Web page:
The Book of Mormon Girl, by Joanna Brooks

The Book of Mormon Girl, by Joanna Brooks

Title: The Book of Mormon Girl
Author: Joanna Brooks
Pages: 209
Originally Published: 2012
Format I Read: Paperback
Publisher: Free Press (Simon & Schuster)
Rating: [rating:4]

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The Book of Mormon girl is Joanna Brooks. She was raised as a member of The Church of Jesus Christ of Latter-day Saints – also known as the Mormons. (Disclosure: I was also raised and currently practice as a Mormon.) Brooks was raised in California in the Mormon culture, which she fully embraced. She even went to one of the Mormon church’s universities: Brigham Young University. (Disclosure: I did too. In fact, I spent seven years and got two degrees there.) At BYU, she was mentored by a number of feminist professors who ultimately found themselves at odds with the university and the church with respect to their published views. This experience caused Brooks to question what she had always accepted without question.

This book is both the act and result of what Brooks calls a faith transition. She agonizes over what it means to be a Mormon woman and what it means to be a religious person today. Her voice is readable. Her experiences, while specifically Mormon, are also human. If you have ever struggled with your culture or religion, you will likely find some insights here.

No one should be left to feel like she is the only one broken and seeking. (144)

Reading this book was actually a deeply personal experience for me. I, too, have been struggling to fit my child-like ideas of religion with my adult person and views. It is not an easy task, particularly as a woman. And it was helpful to have the words of a woman who had gone through something similar, who had found a way to mesh her personal ideals, morals, and code with the demands of her religion.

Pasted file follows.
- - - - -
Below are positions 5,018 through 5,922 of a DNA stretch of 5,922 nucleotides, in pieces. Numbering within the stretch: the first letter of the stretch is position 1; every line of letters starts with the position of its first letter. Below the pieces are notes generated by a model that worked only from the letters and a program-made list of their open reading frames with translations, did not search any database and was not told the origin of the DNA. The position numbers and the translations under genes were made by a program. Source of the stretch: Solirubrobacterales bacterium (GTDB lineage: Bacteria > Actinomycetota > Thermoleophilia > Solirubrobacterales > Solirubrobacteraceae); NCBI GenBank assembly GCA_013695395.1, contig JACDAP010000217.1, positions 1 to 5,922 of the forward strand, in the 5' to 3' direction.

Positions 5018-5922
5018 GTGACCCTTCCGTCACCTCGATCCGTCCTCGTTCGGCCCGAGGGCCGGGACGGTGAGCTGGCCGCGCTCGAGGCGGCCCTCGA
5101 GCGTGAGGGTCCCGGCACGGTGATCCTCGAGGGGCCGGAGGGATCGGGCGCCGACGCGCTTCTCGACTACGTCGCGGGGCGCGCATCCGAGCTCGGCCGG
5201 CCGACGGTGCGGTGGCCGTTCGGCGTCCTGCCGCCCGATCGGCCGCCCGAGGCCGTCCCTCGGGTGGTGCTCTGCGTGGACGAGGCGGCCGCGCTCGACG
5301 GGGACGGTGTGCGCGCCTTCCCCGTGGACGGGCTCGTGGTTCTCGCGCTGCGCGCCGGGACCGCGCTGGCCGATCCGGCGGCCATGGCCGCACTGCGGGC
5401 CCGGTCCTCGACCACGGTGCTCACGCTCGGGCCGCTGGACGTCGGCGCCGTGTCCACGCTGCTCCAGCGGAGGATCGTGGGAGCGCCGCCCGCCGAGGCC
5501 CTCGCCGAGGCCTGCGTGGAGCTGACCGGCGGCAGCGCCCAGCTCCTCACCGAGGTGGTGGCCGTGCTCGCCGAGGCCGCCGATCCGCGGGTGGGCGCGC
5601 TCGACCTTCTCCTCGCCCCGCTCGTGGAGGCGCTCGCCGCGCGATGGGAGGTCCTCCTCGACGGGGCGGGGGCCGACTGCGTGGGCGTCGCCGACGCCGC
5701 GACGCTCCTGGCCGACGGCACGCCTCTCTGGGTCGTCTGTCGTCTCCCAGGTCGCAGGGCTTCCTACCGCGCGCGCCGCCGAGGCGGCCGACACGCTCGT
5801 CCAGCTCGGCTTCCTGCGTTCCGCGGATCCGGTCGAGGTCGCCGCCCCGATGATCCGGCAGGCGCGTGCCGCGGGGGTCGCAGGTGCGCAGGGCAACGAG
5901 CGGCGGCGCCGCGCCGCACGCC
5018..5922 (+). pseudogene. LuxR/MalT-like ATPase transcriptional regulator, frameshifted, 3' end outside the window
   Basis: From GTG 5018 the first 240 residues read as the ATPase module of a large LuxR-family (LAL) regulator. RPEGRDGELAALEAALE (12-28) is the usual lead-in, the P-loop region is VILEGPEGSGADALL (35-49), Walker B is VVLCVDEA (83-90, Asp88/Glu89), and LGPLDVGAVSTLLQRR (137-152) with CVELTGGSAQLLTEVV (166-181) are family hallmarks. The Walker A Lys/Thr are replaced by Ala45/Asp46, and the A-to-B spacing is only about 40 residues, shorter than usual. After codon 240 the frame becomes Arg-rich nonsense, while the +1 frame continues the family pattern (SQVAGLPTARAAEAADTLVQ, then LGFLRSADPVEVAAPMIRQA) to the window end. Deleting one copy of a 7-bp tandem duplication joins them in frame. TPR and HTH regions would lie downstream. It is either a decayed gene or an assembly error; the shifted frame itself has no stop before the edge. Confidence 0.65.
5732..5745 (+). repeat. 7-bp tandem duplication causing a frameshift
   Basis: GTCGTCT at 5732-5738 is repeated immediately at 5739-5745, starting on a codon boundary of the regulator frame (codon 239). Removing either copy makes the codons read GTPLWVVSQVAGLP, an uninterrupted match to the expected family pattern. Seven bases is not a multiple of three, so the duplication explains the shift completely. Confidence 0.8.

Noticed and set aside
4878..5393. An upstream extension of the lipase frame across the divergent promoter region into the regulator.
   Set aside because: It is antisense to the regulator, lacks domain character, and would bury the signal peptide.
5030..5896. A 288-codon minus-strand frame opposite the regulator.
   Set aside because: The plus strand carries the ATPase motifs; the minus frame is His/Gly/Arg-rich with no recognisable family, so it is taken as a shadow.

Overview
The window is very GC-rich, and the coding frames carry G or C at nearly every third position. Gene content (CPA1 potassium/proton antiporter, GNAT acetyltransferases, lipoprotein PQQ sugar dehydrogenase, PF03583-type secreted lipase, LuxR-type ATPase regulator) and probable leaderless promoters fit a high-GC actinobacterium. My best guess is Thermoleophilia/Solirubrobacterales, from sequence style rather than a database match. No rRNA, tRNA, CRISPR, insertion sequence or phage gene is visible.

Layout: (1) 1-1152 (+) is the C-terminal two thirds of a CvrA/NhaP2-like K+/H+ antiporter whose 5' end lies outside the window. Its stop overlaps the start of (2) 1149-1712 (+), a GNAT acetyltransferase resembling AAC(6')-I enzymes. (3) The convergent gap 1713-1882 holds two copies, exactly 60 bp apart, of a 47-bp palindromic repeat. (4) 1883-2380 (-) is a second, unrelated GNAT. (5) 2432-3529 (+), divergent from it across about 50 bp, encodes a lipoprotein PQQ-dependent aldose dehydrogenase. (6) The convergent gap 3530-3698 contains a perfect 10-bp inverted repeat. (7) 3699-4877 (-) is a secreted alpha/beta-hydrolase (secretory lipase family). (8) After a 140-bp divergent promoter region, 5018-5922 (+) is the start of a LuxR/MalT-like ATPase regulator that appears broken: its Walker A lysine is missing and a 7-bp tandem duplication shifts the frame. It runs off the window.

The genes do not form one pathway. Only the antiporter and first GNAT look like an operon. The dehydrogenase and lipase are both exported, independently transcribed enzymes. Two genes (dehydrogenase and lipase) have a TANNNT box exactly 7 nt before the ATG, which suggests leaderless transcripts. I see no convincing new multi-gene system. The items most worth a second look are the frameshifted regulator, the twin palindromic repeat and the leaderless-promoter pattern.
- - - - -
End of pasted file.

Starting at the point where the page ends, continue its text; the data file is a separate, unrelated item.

For years, I cried every time I set foot in a Mormon ward house. . . . Ridiculous. Is this how God wanted me to spend my Sundays, lonesome among my own people, obvious, angry, and humiliated?

You can’t go on like this. How badly I wanted to belong as I had when I was a young Mormon girl, to be simply a working part in the great Mormon plan of salvation, a smiling exemplar of our sparkling difference. But instead I found myself a headstrong Mormon woman staking out her spiritual survival at a difficult point in Mormon history. (149)

What will I leave my own daughters, my own granddaughters? What stories will accompany them across the miles they will travel in their lifetimes? For their sakes, finally, I decided to stop feeling like a bad daughter in my own tradition. For their sakes, I decide I must make and tell my own version of the Mormon story. (156)

Some criticisms of the book have revolved around the fact that she does not really get into Mormon doctrine or what the Mormons believe. Her crisis was (at least as presented in the book) principally a crisis of culture and that is what the book addresses. I personally feel that the cultural (rather than doctrinal) focus served the book well and will make it resonate with more readers. It definitely resonated with me.

The Book of Mormon Girl, by Joanna Brooks [rating:4]

I first heard of Joanna Brooks when I saw her appearance on The Daily Show. You can find her interview with Jon Stewart here: Part 1 and Part 2.

Find Joanna Brooks about the internet: Website | Blog | Twitter

Sophisticated Dorkiness: “I learned a lot about the Mormon Church in reading the book and would recommend it as a fair and entertaining look at the complicated relationship that develops with faith as we age.”
Bermudaonion’s Weblog: “I had mixed feelings about this book. . . . I do think young people who are struggling to make peace with the church of their childhood will enjoy this more than I did.”
The Blue Bookcase: “I was blown away by how Joanna balances honesty about certain less savory aspects of LDS history and culture with a profound love and respect for the religion and its heritage.”
Reading with My Eyes Shut: “[I]f you’ve ever questioned how you fit into the religion, culture, or tradition that you belong to then what Brooks has to say will resonate with you.”